The Hills Have Eyes Part II - CoverArrow Video’ have recently released a digitally enhanced version of the horrific sequel to ‘The Hills Have Eyes’. It was directed by Wes Craven; it starred Michael Berryman, Lance Gordon, Tamara Stafford, Kevin Spirtas, and Janus Blythe; and it lasts for 86 minutes. Plus, as an extra added bonus, the Blu-ray edition comes with the original theatrical trailer, an image gallery, a brand new audio commentary provided by the podcasters over at 'The Hysteria Continues', as well as a new documentary about the making of the film. Please enjoy.

The Hills Have Eyes Part II [Arrow Video]

Hello. Is anybody there? Come on, I know someone is out there, floating in the breeze, because I can hear you moving about amongst the rubble, the litter, and the trash, sprawled out across the wilderness!

So who is it? Who wants to surprise little ol’ me? Cass (Tamara Stafford), the blind babe! Is it you, Roy (Kevin Spirtas)? Do you want to take me in your arms and get to know me better? Or is it you, Rachel (Janus Blythe)? As I have a feeling that you want to tell me more about that sad story you told us earlier! A story about a group of savage cannibals who killed a family quite some time ago!

Well, whoever it is, please reveal yourself right now. Otherwise, me and my friends won’t be able to get back on our bus and continue driving towards a biking competition we’re hoping to attend! But then again, that’s most probably why what next transpires goes, chomp-chomp, crunch-crunch, stab-stab, when I suddenly hear my name being called out in the distance. As a group of kids slowly gets killed - a family of cannibals refuses to yield - a lot of blood is eventually spilled - and at the end of the day, please remember, arms and legs should never be grilled.

Before we begin, please allow me to make one thing perfectly clear. This film is crap, really crap, but that doesn’t necessarily mean that it isn’t enjoyable or fun to watch. In fact, ‘The Hills Have Eyes Part II’ can be quite interesting at times, as it manages to come up with a variety of smart concepts, notions, and ideas, even though none of them were fully fleshed out due to the circumstances surrounding its development.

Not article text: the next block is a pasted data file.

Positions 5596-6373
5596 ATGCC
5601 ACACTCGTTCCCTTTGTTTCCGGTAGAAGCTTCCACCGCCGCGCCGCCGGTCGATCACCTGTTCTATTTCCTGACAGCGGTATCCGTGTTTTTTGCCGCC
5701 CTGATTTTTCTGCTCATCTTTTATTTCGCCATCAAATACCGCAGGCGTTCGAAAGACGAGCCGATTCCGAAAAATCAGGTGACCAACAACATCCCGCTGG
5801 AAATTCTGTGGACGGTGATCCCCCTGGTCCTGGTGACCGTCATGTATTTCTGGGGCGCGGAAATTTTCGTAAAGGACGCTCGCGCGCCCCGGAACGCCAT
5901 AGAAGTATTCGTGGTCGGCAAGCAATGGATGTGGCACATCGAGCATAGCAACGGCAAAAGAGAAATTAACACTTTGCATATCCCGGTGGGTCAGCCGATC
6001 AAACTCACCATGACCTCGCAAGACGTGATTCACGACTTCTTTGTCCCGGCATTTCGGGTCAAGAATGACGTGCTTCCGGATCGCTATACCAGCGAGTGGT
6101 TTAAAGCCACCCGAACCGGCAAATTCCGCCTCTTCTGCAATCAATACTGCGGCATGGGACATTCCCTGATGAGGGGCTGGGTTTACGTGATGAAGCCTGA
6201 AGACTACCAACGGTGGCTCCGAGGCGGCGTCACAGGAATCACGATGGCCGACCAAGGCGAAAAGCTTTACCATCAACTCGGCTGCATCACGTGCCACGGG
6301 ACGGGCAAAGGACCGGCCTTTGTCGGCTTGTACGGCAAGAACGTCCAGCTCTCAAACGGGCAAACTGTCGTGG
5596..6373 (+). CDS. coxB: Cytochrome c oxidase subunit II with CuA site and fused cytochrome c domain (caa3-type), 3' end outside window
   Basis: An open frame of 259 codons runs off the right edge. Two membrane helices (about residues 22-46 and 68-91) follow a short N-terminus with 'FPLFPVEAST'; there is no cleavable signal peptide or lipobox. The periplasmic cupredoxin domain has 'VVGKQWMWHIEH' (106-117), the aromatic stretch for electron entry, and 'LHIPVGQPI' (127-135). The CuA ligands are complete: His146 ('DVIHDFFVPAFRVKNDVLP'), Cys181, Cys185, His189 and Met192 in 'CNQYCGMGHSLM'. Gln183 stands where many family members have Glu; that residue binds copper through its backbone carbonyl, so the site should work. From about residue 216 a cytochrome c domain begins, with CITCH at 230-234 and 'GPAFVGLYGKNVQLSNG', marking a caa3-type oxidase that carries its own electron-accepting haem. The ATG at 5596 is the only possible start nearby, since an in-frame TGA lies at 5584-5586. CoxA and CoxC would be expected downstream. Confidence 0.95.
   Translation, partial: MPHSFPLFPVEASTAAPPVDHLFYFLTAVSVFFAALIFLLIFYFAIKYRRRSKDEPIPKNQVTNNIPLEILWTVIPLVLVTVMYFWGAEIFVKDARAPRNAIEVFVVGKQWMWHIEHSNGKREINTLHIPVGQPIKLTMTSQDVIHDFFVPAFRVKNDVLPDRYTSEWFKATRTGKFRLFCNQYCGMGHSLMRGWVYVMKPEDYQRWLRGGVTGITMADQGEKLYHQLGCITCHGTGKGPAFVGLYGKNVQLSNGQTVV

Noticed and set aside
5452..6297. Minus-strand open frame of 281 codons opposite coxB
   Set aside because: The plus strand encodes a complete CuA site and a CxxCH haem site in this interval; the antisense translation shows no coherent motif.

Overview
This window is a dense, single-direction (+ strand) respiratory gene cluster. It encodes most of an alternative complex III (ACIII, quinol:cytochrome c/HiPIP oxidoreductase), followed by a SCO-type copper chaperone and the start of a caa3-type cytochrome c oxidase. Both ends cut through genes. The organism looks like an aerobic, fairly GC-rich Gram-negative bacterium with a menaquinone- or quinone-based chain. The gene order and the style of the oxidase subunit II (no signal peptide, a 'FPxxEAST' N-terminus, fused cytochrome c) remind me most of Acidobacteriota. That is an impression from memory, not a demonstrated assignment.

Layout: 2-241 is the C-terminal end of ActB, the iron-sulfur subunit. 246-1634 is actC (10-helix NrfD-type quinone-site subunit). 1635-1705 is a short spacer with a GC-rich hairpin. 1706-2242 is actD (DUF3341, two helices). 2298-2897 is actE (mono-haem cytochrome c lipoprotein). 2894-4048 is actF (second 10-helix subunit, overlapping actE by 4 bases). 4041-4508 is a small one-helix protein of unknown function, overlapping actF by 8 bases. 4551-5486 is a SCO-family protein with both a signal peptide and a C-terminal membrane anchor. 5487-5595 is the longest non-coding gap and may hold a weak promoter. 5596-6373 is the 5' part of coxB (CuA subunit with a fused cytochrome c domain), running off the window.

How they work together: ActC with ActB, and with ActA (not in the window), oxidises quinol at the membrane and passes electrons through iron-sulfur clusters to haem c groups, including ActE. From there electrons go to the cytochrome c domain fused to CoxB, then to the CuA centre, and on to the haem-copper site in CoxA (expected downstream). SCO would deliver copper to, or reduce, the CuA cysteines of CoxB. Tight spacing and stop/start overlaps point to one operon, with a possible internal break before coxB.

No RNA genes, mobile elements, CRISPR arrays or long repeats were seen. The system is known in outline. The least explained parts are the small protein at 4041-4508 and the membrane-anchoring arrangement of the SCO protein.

The Hills Have Eyes Part II - The Reaper
You see, back in the early eighties, Wes Craven found himself in a pretty difficult situation because he desperately needed two specific things: money, and to keep himself relevant within an industry that didn’t respect the genre he’s known for... horror! But then, one day, he was approached by a group of businessmen who presented him with a fairly simple proposition. They said, ‘Make a sequel to your earlier success, ‘The Hills Have Eyes’, and we will get you the money you need to fund it’. Which they did, in part, until the money started to run out (two-thirds before it was completed), and resulted in it being shelved for an entire year. Maybe a bit more, give or take a month, because it only saw the light of day again when Wes’s next film, ‘A Nightmare on Elm Street’, hit it big at the Box Office, and he was asked to dust off this unfinished sequel, despite not being able to continue shooting any more footage. Heck, the only thing he could do, was to edit what he shot already, including footage taken from the first film. So, in a roundabout way, that kind of explains why the end product was full of smart concepts, notions, and ideas, which were never fully fleshed out.

For example, at the start of the film, we’re reintroduced to a character that starred in the previous movie, Bobby, with the implication that his exploits would now continue. But no, they don’t continue! Far from it, in fact, because he’s only used as a narrative device to set up the plot and establish that ‘something bad’ is going to happen soon. Similarly, the overall construction of this film seemed somewhat deceitful as well. After all, none of the villains were scary, none of the cast were completely developed, and more or less, the story in itself wasn’t evenly paced due to the laborious execution of its generic, narrative structure.

The Hills Have Eyes Part Two - The Cast